I’ve tried every possible way of carving up my time: market first; write second. Next day, repeat.  Or vice versa.  Nope, doesn’t work.  Now I write for 9 months of the year, market for 3 months.  I hate to say it but that seems to be working out best.  The hard part about it is that’s 3 months I’m not writing!  And it just kills me.  Remember all my earlier rants about the benefits of self-publishing over traditional publishers?  Well, this isn’t one of them.  It would be oh so nice to dump all my marketing concerns on someone else’s lap.  But in all fairness, the only people who get to do that anymore are the top one percenters, the James Pattersons of the world.  Mid-list authors who may be every bit as professional and good but who have smaller followings have been on their own for some years with marketing.  Precisely why many of them started bailing to the self-publishing circuit, since if they have to do all the work anyway with building an audience, better they do it for a larger percentage of the take.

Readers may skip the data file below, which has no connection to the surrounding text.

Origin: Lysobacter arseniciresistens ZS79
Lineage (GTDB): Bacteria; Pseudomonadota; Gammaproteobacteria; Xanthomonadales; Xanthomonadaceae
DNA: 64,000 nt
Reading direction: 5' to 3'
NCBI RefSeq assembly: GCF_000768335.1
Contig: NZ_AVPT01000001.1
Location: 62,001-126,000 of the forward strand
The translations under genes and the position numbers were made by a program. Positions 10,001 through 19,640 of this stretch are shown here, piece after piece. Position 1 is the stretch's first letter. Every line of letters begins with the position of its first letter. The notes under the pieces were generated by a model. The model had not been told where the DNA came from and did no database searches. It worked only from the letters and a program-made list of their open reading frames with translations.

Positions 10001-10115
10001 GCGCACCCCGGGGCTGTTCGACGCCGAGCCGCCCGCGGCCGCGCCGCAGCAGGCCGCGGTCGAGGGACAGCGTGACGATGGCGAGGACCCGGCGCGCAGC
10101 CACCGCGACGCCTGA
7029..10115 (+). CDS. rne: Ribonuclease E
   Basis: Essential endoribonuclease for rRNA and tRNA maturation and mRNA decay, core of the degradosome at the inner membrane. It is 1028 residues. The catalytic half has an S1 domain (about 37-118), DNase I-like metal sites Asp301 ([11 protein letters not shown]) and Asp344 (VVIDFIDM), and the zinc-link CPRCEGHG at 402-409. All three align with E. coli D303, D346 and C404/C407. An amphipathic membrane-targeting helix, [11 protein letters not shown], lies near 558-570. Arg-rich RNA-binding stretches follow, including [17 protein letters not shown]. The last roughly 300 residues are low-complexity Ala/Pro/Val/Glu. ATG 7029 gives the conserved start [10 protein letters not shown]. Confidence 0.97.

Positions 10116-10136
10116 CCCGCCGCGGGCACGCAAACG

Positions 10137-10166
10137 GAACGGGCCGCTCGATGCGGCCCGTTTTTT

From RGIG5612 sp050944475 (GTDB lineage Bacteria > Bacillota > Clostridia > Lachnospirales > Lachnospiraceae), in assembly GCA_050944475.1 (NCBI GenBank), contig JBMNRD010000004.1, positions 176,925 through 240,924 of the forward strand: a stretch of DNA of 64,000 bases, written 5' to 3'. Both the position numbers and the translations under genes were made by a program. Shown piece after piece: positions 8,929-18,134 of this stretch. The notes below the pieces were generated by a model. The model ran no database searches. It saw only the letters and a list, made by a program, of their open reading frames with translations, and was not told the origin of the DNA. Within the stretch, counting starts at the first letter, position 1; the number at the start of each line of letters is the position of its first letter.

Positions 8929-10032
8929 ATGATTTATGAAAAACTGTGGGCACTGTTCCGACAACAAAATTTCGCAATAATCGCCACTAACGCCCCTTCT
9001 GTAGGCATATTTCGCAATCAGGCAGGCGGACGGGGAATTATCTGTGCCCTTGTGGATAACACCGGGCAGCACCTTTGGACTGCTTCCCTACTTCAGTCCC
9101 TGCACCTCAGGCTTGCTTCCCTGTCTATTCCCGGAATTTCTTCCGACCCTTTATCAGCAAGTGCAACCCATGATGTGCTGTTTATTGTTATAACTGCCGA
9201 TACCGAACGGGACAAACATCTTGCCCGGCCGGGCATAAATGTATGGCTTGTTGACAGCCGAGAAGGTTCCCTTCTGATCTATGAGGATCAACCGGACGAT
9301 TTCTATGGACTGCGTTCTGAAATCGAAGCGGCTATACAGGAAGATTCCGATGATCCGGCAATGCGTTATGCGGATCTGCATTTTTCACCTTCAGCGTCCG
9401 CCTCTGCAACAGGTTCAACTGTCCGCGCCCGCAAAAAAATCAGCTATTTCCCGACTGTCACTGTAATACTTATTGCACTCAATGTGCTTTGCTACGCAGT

What advice would you give a new author just entering into the self-publishing arena?
Go for it.  There’s never been a better time to be a writer.  It’s true that most books don’t make much money.  But that’s because, going the traditional route, so much of the money is squeezed out of the system by way of overhead, that there’s little left for the writer to live on.  What’s more, if they aren’t going to promote your book, just throwing it on a bookshelf somewhere is right up there with putting a note in a bottle and setting it adrift on an ocean.